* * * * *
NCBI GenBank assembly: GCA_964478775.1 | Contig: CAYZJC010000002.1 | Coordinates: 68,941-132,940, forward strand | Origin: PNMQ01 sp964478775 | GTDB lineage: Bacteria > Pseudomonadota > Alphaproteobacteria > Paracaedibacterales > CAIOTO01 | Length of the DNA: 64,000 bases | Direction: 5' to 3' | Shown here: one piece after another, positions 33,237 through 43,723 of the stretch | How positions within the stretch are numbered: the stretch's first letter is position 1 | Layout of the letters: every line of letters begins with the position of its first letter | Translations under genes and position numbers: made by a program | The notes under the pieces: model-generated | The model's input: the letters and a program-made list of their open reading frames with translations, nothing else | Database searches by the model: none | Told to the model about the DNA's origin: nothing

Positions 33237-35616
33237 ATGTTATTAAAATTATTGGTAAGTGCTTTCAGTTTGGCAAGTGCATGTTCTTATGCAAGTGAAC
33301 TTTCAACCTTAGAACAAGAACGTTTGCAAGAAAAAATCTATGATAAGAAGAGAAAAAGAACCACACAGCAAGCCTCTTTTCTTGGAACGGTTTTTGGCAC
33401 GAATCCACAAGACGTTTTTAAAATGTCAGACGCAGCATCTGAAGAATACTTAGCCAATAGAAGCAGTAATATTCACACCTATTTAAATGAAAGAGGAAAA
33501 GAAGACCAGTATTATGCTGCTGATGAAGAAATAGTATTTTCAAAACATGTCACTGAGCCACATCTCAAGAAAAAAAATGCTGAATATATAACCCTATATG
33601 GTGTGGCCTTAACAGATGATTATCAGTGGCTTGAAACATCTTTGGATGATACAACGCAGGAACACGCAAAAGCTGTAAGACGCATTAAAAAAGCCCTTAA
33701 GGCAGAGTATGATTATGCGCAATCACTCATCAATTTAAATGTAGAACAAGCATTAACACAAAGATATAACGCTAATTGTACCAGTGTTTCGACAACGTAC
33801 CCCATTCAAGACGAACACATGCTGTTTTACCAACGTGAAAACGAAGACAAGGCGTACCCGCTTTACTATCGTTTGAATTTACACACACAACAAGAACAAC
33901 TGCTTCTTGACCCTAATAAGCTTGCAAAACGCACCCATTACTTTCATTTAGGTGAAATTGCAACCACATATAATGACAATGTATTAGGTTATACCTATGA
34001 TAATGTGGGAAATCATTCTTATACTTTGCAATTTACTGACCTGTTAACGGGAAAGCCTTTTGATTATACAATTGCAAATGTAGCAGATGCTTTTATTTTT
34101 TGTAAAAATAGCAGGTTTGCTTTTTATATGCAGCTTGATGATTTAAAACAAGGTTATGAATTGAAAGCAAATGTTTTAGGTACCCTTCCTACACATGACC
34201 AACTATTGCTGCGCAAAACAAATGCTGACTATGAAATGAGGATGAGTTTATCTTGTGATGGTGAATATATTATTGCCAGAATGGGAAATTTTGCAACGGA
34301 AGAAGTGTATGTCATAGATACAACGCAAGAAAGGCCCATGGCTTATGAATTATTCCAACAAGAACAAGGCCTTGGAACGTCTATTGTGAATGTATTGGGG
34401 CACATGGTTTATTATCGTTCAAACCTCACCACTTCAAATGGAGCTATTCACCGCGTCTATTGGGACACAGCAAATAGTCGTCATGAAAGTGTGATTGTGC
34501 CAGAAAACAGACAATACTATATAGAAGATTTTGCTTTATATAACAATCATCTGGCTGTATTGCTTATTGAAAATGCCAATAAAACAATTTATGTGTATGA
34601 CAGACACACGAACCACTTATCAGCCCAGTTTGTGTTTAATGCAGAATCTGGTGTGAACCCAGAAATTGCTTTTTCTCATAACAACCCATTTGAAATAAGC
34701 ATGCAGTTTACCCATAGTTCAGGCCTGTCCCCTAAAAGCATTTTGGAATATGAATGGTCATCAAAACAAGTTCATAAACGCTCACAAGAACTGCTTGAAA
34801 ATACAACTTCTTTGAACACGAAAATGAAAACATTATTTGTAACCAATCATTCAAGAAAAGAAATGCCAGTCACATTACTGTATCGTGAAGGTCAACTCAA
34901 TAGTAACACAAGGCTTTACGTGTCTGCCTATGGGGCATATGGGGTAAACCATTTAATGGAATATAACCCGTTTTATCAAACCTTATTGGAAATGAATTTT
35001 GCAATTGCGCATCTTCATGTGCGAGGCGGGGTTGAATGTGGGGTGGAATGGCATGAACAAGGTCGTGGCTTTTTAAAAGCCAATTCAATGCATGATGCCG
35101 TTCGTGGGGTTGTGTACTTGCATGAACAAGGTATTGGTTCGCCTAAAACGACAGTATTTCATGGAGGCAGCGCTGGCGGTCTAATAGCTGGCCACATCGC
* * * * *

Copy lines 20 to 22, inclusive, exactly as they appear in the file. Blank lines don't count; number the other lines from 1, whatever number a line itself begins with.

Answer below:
34901 TAGTAACACAAGGCTTTACGTGTCTGCCTATGGGGCATATGGGGTAAACCATTTAATGGAATATAACCCGTTTTATCAAACCTTATTGGAAATGAATTTT
35001 GCAATTGCGCATCTTCATGTGCGAGGCGGGGTTGAATGTGGGGTGGAATGGCATGAACAAGGTCGTGGCTTTTTAAAAGCCAATTCAATGCATGATGCCG
35101 TTCGTGGGGTTGTGTACTTGCATGAACAAGGTATTGGTTCGCCTAAAACGACAGTATTTCATGGAGGCAGCGCTGGCGGTCTAATAGCTGGCCACATCGC